Bias Analysis for Misclassification Errors in both the Response Variable and Covariate

Juxin Liu, Annshirley Afful, Holly Mansell, Yanyuan Ma

Research output: Contribution to journalArticlepeer-review


Abstract–Much literature has focused on statistical inference for misclassified response variables or misclassified covariates. However, misclassification in both the response variable and the covariate has received very limited attention within applied fields and the statistics community. In situations where the response variable and the covariate are simultaneously subject to misclassification errors, an assumption of independent misclassification errors is often used for convenience without justification. This article aims to show the harmful consequences of inappropriate adjustment for joint misclassification errors. In particular, we focus on the wrong adjustment by ignoring the dependence between the misclassification process of the response variable and the covariate. In this article, the dependence of misclassification in both variables is characterized by covariance-type parameters. We extend the original definition of dependence parameters to a more general setting. We discover a single quantity that governs the dependence of the two misclassification processes. Moreover, we propose likelihood ratio tests to check the nondifferential/independent misclassification assumption in main study/internal validation study designs. Our simulation studies indicate that ignoring the dependent error structure can be even worse than ignoring all the misclassification errors when the validation data size is relatively small. The methodology is illustrated by a real data example.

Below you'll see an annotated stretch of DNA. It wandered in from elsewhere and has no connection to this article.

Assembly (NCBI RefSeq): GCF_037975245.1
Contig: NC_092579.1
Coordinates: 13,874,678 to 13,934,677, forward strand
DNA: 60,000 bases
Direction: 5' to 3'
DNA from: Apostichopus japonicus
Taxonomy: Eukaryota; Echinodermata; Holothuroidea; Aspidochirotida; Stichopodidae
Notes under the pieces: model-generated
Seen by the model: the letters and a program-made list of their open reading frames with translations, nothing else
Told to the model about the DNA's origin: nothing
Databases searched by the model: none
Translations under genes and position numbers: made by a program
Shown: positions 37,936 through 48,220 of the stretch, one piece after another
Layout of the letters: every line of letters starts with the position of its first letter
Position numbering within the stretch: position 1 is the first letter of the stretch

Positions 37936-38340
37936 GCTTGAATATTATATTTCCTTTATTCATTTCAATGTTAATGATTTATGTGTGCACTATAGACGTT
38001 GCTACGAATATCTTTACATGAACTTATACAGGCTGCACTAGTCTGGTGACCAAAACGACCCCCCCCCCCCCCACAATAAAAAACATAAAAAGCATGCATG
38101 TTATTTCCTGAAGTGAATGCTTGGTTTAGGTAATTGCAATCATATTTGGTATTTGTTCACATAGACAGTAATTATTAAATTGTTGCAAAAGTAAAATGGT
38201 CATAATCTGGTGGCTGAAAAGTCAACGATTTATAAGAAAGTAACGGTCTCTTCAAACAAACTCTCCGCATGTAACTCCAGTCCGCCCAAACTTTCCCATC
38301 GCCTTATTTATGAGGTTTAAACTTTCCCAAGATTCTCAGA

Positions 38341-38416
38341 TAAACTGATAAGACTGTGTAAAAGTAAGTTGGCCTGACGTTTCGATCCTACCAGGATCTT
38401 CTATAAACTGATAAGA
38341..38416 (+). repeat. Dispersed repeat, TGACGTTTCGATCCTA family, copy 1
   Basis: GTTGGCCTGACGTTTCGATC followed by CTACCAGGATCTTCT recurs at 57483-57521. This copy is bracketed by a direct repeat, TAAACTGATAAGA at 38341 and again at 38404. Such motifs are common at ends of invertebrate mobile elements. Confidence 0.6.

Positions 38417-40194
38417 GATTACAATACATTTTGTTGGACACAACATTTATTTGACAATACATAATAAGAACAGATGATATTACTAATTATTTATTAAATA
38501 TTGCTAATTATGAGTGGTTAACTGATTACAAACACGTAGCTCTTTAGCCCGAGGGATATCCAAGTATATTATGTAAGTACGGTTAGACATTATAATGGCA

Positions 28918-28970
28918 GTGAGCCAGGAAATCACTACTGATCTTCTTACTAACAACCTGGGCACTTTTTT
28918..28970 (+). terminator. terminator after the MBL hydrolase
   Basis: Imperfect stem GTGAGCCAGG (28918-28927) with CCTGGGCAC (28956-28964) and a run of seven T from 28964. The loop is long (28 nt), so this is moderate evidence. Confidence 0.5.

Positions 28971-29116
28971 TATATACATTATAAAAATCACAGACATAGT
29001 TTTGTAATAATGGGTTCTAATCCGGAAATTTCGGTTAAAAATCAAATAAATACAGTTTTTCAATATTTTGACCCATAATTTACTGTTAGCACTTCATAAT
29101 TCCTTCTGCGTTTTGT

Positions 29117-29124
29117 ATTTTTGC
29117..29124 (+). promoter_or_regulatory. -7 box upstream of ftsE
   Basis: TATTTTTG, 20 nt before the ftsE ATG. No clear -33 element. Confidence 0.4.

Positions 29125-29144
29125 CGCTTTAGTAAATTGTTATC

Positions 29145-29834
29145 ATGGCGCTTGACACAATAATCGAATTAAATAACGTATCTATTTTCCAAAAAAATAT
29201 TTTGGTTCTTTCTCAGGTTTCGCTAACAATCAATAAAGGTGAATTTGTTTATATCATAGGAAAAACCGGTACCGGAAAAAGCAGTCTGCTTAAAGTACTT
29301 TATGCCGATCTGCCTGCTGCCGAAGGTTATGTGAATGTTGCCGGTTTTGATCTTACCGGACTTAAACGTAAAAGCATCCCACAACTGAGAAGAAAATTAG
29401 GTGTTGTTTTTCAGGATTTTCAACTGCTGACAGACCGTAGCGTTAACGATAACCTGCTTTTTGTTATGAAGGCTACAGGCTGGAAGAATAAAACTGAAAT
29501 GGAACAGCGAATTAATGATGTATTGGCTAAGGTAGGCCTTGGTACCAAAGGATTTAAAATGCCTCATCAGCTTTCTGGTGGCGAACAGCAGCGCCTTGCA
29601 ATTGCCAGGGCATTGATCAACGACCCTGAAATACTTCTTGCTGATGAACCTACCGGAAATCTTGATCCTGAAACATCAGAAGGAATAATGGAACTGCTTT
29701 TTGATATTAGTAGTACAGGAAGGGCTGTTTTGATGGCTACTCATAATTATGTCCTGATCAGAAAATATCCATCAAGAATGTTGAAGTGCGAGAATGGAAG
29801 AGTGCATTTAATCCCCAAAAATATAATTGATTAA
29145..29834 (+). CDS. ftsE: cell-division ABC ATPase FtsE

Original languageEnglish (US)
Pages (from-to)353-362
Number of pages10
JournalAmerican Statistician
Issue number4
StatePublished - 2022

All Science Journal Classification (ASJC) codes

  • Statistics and Probability
  • General Mathematics
  • Statistics, Probability and Uncertainty


Dive into the research topics of 'Bias Analysis for Misclassification Errors in both the Response Variable and Covariate'. Together they form a unique fingerprint.

Cite this